Data champions make a difference in building analytics culture
It’s no coincidence that administrators at the College of Visual and Performing Arts at The University of North Carolina at Greensboro constantly inquire about student scores, and they have one of the highest retention rates on campus.
Bryan Terry, vice chancellor for enrollment management, says other departments have noticed. “Once you have a model, other schools look to see what they are doing right.”
There is always some pushback against a new method of doing things. But letting buy-in happen organically—rather than forcing it with an edict from above—can help.
That’s why Maryville University in St. Louis asked for faculty volunteers to begin using insights from a “college student inventory” survey in which incoming freshman share their concerns, confidence level, and other data points.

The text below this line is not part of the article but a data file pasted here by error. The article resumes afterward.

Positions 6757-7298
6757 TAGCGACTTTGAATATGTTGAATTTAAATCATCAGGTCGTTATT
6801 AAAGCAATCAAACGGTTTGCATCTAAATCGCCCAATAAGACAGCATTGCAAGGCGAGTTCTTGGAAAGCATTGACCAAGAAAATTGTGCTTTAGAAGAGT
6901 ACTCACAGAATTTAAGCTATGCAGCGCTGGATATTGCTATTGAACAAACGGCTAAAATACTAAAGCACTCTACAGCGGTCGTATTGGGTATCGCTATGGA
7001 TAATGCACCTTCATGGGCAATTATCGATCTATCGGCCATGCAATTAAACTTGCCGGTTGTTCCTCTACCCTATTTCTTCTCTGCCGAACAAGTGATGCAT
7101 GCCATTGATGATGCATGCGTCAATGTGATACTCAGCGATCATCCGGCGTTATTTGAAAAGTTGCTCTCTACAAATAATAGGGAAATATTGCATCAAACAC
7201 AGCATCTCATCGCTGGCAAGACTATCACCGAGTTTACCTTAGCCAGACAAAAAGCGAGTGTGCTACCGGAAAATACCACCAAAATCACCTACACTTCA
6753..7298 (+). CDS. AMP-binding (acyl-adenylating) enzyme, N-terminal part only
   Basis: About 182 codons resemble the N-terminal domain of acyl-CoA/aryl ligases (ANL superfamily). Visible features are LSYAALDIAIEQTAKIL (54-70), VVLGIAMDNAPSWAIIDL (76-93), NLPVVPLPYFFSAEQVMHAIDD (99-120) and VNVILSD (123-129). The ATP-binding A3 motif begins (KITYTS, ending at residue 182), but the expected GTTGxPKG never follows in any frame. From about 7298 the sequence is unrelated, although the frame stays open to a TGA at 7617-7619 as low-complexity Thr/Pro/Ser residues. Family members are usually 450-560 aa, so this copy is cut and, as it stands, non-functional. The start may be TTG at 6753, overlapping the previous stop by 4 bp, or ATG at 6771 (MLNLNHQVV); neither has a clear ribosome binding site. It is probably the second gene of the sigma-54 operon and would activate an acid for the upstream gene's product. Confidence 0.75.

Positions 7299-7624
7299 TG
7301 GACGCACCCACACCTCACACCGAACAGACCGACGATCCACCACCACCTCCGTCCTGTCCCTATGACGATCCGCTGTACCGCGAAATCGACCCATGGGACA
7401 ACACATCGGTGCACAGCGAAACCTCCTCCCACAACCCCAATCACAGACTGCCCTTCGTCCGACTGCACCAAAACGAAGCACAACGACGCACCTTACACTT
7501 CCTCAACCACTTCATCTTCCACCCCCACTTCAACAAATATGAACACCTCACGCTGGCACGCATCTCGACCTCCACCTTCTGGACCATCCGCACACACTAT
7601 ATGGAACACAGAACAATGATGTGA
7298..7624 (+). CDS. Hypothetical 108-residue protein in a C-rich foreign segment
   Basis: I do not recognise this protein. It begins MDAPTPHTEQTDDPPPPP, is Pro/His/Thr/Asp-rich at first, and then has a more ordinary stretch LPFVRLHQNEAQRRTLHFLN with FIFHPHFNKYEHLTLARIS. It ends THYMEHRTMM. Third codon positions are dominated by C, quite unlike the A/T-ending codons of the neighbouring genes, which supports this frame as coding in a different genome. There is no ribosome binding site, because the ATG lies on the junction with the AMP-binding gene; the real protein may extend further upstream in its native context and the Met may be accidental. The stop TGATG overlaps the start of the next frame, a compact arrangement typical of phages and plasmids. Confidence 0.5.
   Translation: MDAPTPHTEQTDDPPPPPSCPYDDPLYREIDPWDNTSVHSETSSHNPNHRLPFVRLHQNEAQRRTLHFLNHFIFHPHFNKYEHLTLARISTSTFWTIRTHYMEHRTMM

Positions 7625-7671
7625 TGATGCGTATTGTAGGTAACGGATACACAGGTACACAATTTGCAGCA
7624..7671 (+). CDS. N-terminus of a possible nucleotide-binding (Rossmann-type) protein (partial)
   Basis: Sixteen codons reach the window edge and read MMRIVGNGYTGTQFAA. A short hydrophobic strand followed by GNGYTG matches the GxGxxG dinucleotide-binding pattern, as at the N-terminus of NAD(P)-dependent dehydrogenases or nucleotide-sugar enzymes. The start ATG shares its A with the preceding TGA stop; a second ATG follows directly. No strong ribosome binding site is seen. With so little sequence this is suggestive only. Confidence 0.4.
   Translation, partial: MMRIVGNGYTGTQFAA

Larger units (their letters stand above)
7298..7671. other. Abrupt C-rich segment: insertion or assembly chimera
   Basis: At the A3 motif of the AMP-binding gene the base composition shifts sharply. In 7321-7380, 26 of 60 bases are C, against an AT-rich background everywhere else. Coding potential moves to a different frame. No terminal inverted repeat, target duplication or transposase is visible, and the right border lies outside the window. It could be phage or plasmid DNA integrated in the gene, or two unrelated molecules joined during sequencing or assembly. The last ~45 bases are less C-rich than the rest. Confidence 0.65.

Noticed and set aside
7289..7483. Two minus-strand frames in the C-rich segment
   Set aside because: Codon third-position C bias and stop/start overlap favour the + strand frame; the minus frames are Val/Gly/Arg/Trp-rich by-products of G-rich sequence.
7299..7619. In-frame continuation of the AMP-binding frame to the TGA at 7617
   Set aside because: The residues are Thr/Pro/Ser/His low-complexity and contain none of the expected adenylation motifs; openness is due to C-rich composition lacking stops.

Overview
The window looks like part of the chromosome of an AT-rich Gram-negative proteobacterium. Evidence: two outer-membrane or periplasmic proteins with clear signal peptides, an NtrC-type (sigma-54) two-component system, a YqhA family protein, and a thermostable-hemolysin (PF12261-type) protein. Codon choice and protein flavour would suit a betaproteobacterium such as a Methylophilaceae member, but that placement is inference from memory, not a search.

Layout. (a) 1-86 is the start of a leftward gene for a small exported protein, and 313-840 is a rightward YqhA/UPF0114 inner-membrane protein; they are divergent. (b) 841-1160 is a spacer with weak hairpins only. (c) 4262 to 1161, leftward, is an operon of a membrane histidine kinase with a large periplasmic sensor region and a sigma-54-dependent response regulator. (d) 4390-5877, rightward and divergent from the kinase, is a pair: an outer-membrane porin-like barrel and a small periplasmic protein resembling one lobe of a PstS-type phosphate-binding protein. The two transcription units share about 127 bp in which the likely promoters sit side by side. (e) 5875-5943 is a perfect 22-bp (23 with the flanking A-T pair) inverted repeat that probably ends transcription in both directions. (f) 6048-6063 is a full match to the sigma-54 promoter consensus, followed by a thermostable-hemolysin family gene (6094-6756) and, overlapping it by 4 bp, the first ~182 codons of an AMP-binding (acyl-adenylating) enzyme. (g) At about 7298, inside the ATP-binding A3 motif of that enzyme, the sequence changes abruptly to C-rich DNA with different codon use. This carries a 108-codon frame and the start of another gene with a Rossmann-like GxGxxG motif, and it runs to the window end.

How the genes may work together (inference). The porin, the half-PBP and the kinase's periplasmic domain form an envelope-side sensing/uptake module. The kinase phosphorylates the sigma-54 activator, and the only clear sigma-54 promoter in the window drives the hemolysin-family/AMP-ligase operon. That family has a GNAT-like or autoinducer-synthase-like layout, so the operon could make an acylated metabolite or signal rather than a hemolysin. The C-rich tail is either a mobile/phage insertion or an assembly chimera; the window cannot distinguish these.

“We’re not forcing it upon them,” says Jennifer McCluskey, vice president for student success. “Faculty utilizing the learning diagnostics are so bought in after they use it, they are bringing their colleagues on board.”
For instance, one professor discovered that some incoming biology majors reported a low confidence level in science, and then encouraged those students to meet to go over any confusion prior to the first exam. Similarly, incoming surveys given to freshman education majors revealed anxiety about the financial security of that career choice.
“Usually we don’t talk about that in the first semester, but because the faculty member knew students were concerned, she brought in alumni who talked about their salaries, and why they stay in that career,” says McCluskey.
Although McCluskey says many factors contributed to the school’s student success progress, data has played a big role. In fact, Maryville achieved its highest-ever retention rate in 2016—88 percent.
Dawn Papandrea is a Staten Island, New York-based writer and frequent contributor to UB.